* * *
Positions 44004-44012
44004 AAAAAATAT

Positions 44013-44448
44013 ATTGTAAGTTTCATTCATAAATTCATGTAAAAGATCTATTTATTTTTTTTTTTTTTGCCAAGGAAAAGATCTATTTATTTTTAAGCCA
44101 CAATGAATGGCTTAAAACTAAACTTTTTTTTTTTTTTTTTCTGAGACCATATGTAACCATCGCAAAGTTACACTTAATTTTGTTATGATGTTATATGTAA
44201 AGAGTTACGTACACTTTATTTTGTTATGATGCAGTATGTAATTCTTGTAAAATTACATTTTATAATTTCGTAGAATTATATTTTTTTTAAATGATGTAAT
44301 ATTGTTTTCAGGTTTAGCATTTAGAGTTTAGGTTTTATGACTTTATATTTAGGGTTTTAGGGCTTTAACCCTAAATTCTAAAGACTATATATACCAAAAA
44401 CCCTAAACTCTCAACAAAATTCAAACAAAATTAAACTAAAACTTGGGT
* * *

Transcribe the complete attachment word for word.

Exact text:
Positions 44004-44012
44004 AAAAAATAT

Positions 44013-44448
44013 ATTGTAAGTTTCATTCATAAATTCATGTAAAAGATCTATTTATTTTTTTTTTTTTTGCCAAGGAAAAGATCTATTTATTTTTAAGCCA
44101 CAATGAATGGCTTAAAACTAAACTTTTTTTTTTTTTTTTTCTGAGACCATATGTAACCATCGCAAAGTTACACTTAATTTTGTTATGATGTTATATGTAA
44201 AGAGTTACGTACACTTTATTTTGTTATGATGCAGTATGTAATTCTTGTAAAATTACATTTTATAATTTCGTAGAATTATATTTTTTTTAAATGATGTAAT
44301 ATTGTTTTCAGGTTTAGCATTTAGAGTTTAGGTTTTATGACTTTATATTTAGGGTTTTAGGGCTTTAACCCTAAATTCTAAAGACTATATATACCAAAAA
44401 CCCTAAACTCTCAACAAAATTCAAACAAAATTAAACTAAAACTTGGGT